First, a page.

Strategic use of the internet
APC member RITS was concerned that introducing telecentres in the Amazon would snuff out the traditional culture. But they report, “the opposite has happened”. The locals have embraced this new world on the internet, “have succeeded in better identifying who there are and now want to launch community sites to present their reality to the world.” Two telecentres are now running on the banks of the Tapajós River and another telecentre is planned. But there are other new developments in the air. – RITS
In Peru, the internet acts like fertilizer in the field. Or, you could say it helps to harvest information needed about sowing operations in a timely and far more accurate manner. This promises to bring home some benefits to poor farmers working on a subsistence model.
Rosario — one of Argentina’s three most-populous cities — sees computer literacy as its citizens’ passport to accessing the job-market. Residents of its western district voted to finance a computer training project, and APC member Nodo TAU was handed the challenge of training the trainers.
The British BBC, one of the world’s major communications networks, recently decided to digitalise its gigantic archive. A campaign was launched on the internet and within the company for the archive to be freely available to the public to use as it wishes. Christian Ahlert, of the Oxford Internet Institute, managed to convince the company’s management and BBC documentary-makers to use Creative Commons licencing, which has different levels of free use. This report from RITS at the World Social Forum translated into English by APC.
APC is among more than 120,000 activists at the World Social Forum in Porto Alegre, Brazil. The WSF is the world’s largest gathering of social movements, non-profits, and progressive groups who believe that "another world is possible".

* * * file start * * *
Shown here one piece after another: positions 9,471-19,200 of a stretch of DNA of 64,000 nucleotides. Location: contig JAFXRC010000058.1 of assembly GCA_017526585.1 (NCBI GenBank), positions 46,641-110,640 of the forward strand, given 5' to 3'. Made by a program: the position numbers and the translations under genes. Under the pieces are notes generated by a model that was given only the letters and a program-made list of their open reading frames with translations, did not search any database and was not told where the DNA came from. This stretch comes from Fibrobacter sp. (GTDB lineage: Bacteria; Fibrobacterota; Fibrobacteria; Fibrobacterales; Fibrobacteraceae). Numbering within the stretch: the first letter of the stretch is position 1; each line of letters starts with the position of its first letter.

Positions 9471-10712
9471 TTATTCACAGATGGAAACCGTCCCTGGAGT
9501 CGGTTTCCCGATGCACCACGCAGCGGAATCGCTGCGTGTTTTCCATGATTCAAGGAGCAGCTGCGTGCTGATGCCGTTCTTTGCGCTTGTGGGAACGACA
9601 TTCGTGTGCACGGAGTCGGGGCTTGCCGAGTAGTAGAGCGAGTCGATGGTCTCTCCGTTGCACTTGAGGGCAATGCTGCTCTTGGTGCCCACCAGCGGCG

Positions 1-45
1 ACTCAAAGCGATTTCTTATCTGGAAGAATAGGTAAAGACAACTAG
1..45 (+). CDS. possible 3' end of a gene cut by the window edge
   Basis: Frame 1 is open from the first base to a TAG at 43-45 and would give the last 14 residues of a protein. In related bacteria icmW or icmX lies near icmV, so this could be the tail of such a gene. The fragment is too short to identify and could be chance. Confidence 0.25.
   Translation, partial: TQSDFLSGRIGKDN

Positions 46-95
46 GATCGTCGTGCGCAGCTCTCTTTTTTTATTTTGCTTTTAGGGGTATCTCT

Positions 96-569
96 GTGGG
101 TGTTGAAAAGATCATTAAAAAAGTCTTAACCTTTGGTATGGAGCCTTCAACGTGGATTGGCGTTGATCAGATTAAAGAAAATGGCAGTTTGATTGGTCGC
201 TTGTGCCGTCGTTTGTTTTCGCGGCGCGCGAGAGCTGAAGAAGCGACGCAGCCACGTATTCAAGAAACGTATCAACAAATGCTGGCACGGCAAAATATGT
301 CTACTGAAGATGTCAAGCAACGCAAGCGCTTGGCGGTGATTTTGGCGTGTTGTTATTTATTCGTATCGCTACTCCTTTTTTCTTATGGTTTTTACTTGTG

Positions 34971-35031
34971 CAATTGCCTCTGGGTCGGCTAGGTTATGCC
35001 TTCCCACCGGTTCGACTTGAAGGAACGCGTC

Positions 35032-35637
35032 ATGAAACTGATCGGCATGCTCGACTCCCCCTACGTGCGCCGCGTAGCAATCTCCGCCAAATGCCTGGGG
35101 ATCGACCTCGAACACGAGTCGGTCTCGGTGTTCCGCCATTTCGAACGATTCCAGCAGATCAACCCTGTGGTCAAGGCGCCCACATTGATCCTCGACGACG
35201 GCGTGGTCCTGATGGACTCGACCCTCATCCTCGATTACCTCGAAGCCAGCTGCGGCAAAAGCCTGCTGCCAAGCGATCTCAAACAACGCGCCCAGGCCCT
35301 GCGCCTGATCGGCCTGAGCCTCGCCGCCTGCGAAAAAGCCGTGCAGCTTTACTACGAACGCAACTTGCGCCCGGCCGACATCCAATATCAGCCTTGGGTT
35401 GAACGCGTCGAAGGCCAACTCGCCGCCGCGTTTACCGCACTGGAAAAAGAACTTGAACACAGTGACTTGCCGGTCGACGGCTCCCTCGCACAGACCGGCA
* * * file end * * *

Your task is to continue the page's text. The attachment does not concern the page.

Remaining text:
This year there are 2,500 planned activities taking place in almost 300 tents and over 200 meeting venues and APC is collecting and covering the debates, panels, workshops, and stories that illustrate the use of internet and ICTs for social justice and sustainable development. Visit our WSF site.
Using RSS technology, it’s now possible to get news headlines from APC and APC member websites direct to your desktop. News feeds available cover a rich variety of civil society concerns –from the environment in Bulgaria, to human rights in Spain, to peace campaigning in the USA, to monitoring aid agencies in Australia. But what is RSS? Read our easy-to-understand feature.
Together with a collective of twenty organisations and networks working to protect Peru’s wildlife and flora, CEPES developed the Peruvian Environmental Portal. The portal systematises information to really take advantage of the information available and improve dissemination.
“I learned a lot and changed my way of thinking not only about computers and the internet, but about working for the community”. “I didn’t just learn to write and upload news to a website, I learned about leadership and how to build projects.” “In the RIJ we are bringing about positive change for young people. We help get their message out.” This is how some of the teenage participants feel about RIJ, a communications network for Bogota youth. Now the project is over, they’re still planning to keep the network alive.
Bulgarian environmental organisations have formed a coalition protesting the planned construction of a second nuclear power plant in Bulgaria. “The government has already announced that the decision for constructing the plant is made despite the fact that the public hearings and an environmental impact assessment have not been finished,” says a representative of the coalition coordinator, APC member, BlueLink. “We ask governments and civil society groups to contact the Bulgarian government questioning the project.” Campaign volunteers can write to beleNE@bluelink.net or visit the campaign site.
One neighbourhood retraces its history through an online archive of web pages, photos, and audio clips. It is a rich telling of anecdotal histories of Aboriginal mounted police, a prisoner of war camp, and more that would otherwise be lost. Another community has built a website to monitor the media regarding development planning that could make or break the community.